THE SHAW FOUNDATION FELLOWSHIP IN IN LAW (FIXED-TERM)
Lincoln College invites applications for a five-year, non-renewable, Shaw Foundation Fellowship in Law available from 1 September 2019 until 31st August 2024. This post is intended to provide a career development opportunity for a scholar in the early stages of an academic career. Candidates should have either recently obtained their doctorate, or close to completion, must have some experience in teaching Law at University level, and must demonstrate potential for producing distinguished research in Law.
The Fellow will be required to provide 10 weighted hours of tutorial teaching per week during term for Lincoln students on the undergraduate Law course, and to offer teaching in at least two subjects from Roman Law, Constitutional Law, Criminal Law, Tort, Contract, Jurisprudence, Administrative Law, or EU Law. The Fellow will also be a member of the Governing Body of, and a Trustee of, the College.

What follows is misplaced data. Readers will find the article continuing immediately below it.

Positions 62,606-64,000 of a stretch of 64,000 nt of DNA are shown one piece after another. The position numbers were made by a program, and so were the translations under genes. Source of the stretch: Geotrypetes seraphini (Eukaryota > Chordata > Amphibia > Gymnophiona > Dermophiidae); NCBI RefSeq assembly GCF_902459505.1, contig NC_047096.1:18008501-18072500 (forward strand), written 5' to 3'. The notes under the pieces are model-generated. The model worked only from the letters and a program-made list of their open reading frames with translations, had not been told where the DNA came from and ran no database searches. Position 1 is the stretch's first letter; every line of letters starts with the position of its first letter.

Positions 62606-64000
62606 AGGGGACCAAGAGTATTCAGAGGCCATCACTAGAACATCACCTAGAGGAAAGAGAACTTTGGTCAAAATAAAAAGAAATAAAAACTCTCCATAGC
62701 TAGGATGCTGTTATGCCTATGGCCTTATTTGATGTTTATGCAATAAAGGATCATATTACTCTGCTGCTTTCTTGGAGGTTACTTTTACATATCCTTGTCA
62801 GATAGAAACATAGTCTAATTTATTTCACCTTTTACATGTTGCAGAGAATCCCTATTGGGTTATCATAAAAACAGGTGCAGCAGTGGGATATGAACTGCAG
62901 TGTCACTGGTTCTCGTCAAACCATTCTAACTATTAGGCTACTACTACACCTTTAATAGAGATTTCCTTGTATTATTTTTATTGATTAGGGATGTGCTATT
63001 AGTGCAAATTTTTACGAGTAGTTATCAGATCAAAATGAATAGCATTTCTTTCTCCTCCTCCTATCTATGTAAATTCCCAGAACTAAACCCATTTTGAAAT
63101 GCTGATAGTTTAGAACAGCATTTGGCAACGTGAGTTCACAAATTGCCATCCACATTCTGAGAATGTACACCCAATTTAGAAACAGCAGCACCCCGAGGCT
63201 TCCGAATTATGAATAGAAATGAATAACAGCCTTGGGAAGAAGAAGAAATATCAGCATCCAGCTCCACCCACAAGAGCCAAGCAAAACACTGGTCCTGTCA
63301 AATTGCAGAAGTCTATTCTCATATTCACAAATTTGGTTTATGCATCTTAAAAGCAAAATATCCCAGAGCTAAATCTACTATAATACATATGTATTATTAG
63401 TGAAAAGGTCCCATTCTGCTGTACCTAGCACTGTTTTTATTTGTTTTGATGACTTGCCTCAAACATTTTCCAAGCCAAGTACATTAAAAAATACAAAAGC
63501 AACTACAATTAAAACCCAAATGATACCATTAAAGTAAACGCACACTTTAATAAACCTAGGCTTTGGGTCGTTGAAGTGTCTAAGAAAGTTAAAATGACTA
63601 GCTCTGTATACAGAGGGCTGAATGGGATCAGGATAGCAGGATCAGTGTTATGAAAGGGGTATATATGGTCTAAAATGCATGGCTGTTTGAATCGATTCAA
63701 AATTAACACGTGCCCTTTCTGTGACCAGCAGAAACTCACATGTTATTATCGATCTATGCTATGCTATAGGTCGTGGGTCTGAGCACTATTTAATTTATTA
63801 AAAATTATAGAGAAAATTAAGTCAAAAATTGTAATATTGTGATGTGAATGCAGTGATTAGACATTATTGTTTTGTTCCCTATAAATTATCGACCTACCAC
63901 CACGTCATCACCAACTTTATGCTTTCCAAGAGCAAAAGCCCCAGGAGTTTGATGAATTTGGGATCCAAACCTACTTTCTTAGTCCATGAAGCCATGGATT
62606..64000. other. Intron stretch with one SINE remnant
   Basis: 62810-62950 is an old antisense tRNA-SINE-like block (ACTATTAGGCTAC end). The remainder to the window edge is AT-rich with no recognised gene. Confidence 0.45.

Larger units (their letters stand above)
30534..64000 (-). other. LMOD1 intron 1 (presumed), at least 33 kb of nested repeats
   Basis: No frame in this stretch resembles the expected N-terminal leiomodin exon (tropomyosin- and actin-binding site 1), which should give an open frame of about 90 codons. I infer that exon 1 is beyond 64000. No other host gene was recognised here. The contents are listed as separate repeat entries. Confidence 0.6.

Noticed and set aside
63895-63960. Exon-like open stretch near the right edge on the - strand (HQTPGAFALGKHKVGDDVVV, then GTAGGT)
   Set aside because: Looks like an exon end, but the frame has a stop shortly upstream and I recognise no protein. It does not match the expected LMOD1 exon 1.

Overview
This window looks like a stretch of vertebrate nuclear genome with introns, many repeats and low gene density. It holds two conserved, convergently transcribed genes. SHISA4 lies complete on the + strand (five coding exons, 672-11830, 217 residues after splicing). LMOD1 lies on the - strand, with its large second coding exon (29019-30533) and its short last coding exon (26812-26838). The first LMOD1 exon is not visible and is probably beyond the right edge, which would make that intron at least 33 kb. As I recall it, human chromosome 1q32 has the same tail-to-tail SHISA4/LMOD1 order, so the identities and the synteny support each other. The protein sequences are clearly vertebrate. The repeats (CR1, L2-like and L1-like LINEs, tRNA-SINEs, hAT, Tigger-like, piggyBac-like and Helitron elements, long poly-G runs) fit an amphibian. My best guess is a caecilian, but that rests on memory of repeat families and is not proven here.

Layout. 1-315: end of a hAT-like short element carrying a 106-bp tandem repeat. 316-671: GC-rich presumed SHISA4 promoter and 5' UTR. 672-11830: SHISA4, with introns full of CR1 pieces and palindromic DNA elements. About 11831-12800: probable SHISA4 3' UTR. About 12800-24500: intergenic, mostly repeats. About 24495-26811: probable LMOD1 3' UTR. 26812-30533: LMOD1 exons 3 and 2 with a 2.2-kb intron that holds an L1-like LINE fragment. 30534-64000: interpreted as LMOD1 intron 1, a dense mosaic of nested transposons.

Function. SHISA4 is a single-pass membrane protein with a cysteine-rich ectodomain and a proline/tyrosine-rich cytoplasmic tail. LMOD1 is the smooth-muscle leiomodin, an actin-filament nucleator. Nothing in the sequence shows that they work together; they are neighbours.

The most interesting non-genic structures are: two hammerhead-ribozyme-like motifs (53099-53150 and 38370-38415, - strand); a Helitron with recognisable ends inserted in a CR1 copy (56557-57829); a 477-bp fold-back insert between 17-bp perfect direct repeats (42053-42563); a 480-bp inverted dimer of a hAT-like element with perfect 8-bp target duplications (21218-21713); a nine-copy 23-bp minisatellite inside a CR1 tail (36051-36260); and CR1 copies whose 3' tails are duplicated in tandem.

The Shaw Foundation Fellow will be expected to act as a point of contact for key schools, universities and educational agencies in Singapore and to provide advice and information on opportunities for undergraduate and postgraduate study in the University of Oxford. No prior experience of the Singaporean context is required.
Salary and allowances: £33,199 p.a. in year 1, rising by annual increments to £37,345 in year 5; subsidized College accommodation or a taxable and pensionable housing allowance of £4,500 per annum; full Common Room rights, hospitality credit, access to the College Research and Equipment Funds and membership of the USS pension scheme.
Applications must be submitted to the college via email@example.com . Application forms in alternative formats may be requested from the above email address, or by telephone from + 44 1865 279770, the completed forms to be received in College by the same date.
The closing date for applications is 12 noon (UK time) on June 28th, 2019.
Applications are particularly welcome from women, and from black and minority ethnic candidates, who are under-represented in academic posts in Oxford.